6
Ability Profiles

Jan-Eric Gustafsson and Richard E. Snow


INTRODUCTION

In the previous chapter on the history of intelligence testing, Lohman contrasted theorists who emphasized a general ability construct (G) with those who favored one or another list of multiple, more specialized abilities. As he noted, one way of resolving this dispute is to construct hierarchical models of ability organization, with G at the top and various differentiations of more specialized abilities beneath it. Then, ability constructs can be chosen from different levels of referent generality to serve further theory, research, and practice as needed (see also Coan, 1964; Cronbach, 1990). The criterion is thus the usefulness, not the truthfulness, of the different levels. However, hierarchical models of ability organization not only provide identification of ability constructs at different levels but also allow for explicit contrasts among constructs within and between levels. These contrasts are often expressed as ability profiles.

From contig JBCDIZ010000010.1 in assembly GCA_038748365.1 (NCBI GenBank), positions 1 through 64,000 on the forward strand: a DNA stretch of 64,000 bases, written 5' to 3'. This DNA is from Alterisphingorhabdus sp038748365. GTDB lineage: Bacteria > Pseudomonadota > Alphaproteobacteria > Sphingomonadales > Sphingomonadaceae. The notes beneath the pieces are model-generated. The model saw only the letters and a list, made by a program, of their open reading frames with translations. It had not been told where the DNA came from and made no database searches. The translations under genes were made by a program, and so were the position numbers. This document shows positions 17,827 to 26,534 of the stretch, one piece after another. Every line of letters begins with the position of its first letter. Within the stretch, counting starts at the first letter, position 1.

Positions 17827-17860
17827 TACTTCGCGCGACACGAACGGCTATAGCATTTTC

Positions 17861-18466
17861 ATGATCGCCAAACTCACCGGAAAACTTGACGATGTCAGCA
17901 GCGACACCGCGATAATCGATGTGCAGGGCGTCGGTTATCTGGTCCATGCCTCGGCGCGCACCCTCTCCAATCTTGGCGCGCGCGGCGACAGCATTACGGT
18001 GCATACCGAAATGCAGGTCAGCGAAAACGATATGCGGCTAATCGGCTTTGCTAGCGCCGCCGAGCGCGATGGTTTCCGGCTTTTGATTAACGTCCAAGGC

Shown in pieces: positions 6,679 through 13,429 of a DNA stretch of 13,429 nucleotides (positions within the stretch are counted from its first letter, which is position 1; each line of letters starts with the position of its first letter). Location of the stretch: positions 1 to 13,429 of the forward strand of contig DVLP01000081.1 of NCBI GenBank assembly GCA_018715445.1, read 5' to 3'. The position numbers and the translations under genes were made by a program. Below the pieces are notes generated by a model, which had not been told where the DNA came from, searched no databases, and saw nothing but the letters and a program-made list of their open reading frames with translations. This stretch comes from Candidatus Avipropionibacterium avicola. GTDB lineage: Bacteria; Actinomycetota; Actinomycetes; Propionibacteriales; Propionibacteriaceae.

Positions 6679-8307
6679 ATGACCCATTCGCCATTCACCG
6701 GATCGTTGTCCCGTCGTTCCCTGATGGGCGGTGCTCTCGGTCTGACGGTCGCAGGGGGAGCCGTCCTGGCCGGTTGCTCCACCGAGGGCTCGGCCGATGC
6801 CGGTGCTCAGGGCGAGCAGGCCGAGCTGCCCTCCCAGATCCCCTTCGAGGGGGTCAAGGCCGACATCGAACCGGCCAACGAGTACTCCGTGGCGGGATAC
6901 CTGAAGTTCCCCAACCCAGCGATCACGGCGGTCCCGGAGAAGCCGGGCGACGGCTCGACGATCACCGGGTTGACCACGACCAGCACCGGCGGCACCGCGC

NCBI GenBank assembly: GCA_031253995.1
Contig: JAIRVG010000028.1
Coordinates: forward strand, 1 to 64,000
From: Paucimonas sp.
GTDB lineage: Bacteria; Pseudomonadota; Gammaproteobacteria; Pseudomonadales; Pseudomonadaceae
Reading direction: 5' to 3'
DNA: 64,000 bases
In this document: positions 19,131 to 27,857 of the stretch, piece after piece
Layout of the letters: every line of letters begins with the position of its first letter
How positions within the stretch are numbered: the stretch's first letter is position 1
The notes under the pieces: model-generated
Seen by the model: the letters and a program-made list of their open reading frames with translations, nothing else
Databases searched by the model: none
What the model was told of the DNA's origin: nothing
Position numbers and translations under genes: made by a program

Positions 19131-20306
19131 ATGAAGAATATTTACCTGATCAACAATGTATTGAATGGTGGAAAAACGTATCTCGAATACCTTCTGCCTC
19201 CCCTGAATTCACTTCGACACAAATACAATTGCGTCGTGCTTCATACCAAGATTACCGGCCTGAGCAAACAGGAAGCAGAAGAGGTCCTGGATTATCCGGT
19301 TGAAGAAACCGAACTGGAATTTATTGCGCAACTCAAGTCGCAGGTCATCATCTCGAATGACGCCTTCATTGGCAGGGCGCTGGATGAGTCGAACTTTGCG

The present chapter examines the nature, uses, misuses, strengths, and limitations of special ability constructs and, particularly, profiles of such constructs. We begin with a brief definition of the problem, for both research and practice. We then present a conceptual framework and some of the basic psychometrics of profiles. Next we review some examples of profile use, noting several problems that need to be addressed and misuses that need to be avoided. Finally, we examine some extant research on profiles and suggest some potentially profitable lines for further work.

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